This will have many children looking for meaning all around them.

LINES, SQUIGGLES, LETTERS, WORDS

A child’s transition to literacy is celebrated in this Brazilian import.

Little Pedro is an observant boy. Surrounded by “all kinds of posters, billboards, and signs,” he can understand most of the pictures, but others make no sense to him, “like the little signs on each street corner.” His mom explains that it’s the name of the street, but he sees just “a bunch of drawings,” represented as serpentine scribbles in the illustrations. One day, his mother tells him he will start school, where he will begin to “understand…the letters and numbers you are always asking about.” On the first day, Pedro’s teacher introduces her students to the letter A, and suddenly he sees “that the signs, billboards, and shop windows all had his teacher’s A.” Now, among the scribbles on the signs, Matoso places clearly distinguishable A’s. Each day, with each new letter, “the miracle continued to happen” until Pedro is reading, and letters completely replace the scribbles. Rocha’s text is marvelously child-centered, never leaving Pedro’s perspective and realistically evoking the way letter acquisition turns nonsense into sense for most children. Matoso’s striking, posterlike illustrations use a limited palette of, mostly, red, pink, blue, black, and olive, allowing figures and patterns to occasionally merge with negative space, visually reinforcing the mental gymnastics involved in deciphering letters, her awareness of environmental print as keen as Pedro’s.

This will have many children looking for meaning all around them. (Picture book. 3-6)

Pub Date: Nov. 15, 2016

ISBN: 978-1-59270-208-4

Page Count: 40

Publisher: Enchanted Lion Books

Review Posted Online: Sept. 19, 2016

Kirkus Reviews Issue: Oct. 15, 2016

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Plotless and pointless, the book clearly exists only because its celebrity author wrote it.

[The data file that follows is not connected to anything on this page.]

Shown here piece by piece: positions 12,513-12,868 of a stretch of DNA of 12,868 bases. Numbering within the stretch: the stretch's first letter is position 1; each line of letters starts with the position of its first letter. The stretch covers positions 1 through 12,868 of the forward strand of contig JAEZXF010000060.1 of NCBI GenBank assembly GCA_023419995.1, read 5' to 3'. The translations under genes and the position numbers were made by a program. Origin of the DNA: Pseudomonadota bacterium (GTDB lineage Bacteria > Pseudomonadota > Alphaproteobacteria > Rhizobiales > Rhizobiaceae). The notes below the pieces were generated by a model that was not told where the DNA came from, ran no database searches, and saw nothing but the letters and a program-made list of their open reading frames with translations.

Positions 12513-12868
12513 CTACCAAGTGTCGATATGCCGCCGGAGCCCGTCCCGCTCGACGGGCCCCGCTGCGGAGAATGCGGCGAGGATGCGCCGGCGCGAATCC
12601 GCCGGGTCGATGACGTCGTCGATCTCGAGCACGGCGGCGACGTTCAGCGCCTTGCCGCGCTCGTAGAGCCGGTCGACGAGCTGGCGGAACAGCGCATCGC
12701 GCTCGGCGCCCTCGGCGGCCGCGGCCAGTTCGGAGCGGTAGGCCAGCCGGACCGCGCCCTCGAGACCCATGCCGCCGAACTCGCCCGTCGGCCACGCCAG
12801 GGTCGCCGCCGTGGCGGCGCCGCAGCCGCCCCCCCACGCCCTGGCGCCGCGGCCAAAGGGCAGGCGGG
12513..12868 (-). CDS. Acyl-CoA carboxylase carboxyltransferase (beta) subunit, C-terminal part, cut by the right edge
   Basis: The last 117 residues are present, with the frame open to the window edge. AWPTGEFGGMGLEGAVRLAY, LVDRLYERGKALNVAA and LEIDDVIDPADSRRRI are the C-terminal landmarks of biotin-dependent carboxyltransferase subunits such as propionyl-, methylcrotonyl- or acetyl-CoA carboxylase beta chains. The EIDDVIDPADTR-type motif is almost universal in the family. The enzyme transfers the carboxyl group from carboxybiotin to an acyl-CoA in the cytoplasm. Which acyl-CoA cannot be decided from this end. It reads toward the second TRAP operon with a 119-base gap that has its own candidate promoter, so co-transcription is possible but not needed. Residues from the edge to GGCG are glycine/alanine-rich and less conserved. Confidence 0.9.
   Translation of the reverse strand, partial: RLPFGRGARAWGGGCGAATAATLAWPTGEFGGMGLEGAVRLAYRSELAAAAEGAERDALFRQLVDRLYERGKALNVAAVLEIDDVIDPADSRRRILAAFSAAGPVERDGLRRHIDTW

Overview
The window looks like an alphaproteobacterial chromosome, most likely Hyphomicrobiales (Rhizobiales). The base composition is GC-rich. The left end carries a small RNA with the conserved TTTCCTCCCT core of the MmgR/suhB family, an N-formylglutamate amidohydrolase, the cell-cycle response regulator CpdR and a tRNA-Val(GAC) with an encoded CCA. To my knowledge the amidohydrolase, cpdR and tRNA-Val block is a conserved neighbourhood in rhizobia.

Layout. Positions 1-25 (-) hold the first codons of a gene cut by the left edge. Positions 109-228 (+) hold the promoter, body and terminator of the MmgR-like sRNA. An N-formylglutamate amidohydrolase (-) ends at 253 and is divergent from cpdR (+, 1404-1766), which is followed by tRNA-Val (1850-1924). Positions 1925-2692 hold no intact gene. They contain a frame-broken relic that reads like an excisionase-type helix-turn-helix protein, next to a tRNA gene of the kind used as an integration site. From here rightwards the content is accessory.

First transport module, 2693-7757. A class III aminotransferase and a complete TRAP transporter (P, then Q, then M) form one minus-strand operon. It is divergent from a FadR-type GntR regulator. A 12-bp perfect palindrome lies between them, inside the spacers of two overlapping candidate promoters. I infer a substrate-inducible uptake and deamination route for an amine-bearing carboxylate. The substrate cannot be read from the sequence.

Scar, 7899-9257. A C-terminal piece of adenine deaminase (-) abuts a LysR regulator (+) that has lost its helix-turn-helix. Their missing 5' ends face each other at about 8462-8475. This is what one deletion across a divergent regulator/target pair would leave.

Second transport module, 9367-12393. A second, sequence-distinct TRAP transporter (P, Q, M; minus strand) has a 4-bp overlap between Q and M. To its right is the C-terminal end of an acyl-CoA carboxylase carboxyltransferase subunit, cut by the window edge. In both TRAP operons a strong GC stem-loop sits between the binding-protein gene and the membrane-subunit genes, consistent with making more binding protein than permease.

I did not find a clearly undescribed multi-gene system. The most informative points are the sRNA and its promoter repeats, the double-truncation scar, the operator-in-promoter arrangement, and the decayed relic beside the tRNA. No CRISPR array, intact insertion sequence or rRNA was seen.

YOUR BABY'S FIRST WORD WILL BE DADA

A succession of animal dads do their best to teach their young to say “Dada” in this picture-book vehicle for Fallon.

A grumpy bull says, “DADA!”; his calf moos back. A sad-looking ram insists, “DADA!”; his lamb baas back. A duck, a bee, a dog, a rabbit, a cat, a mouse, a donkey, a pig, a frog, a rooster, and a horse all fail similarly, spread by spread. A final two-spread sequence finds all of the animals arrayed across the pages, dads on the verso and children on the recto. All the text prior to this point has been either iterations of “Dada” or animal sounds in dialogue bubbles; here, narrative text states, “Now everybody get in line, let’s say it together one more time….” Upon the turn of the page, the animal dads gaze round-eyed as their young across the gutter all cry, “DADA!” (except the duckling, who says, “quack”). Ordóñez's illustrations have a bland, digital look, compositions hardly varying with the characters, although the pastel-colored backgrounds change. The punch line fails from a design standpoint, as the sudden, single-bubble chorus of “DADA” appears to be emanating from background features rather than the baby animals’ mouths (only some of which, on close inspection, appear to be open). It also fails to be funny.

Plotless and pointless, the book clearly exists only because its celebrity author wrote it. (Picture book. 3-5)

Pub Date: June 9, 2015

ISBN: 978-1-250-00934-0

Page Count: 32

Publisher: Feiwel & Friends

Review Posted Online: April 15, 2015

Kirkus Reviews Issue: May 1, 2015

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A visually striking, engaging picture book that sends the message that everyone counts.

ONE FAMILY

A playful counting book also acts as a celebration of family and human diversity.

Shannon’s text is delivered in spare, rhythmic, lilting verse that begins with one and counts up to 10 as it presents different groupings of things and people in individual families, always emphasizing the unitary nature of each combination. “One is six. One line of laundry. One butterfly’s legs. One family.” Gomez’s richly colored pictures clarify and expand on all that the text lists: For “six,” a picture showing six members of a multigenerational family of color includes a line of laundry with six items hanging from it outside of their windows, as well as the painting of a six-legged butterfly that a child in the family is creating. While text never directs the art to depict diverse individuals and family constellations, Gomez does just this in her illustrations. Interracial families are included, as are depictions of men with their arms around each other, and a Sikh man wearing a turban. This inclusive spirit supports the text’s culminating assertion that “One is one and everyone. One earth. One world. One family.”

A visually striking, engaging picture book that sends the message that everyone counts. (Picture book. 3-6)

Pub Date: May 26, 2015

ISBN: 978-0-374-30003-6

Page Count: 32

Publisher: Frances Foster/Farrar, Straus & Giroux

Review Posted Online: Feb. 3, 2015

Kirkus Reviews Issue: Feb. 15, 2015

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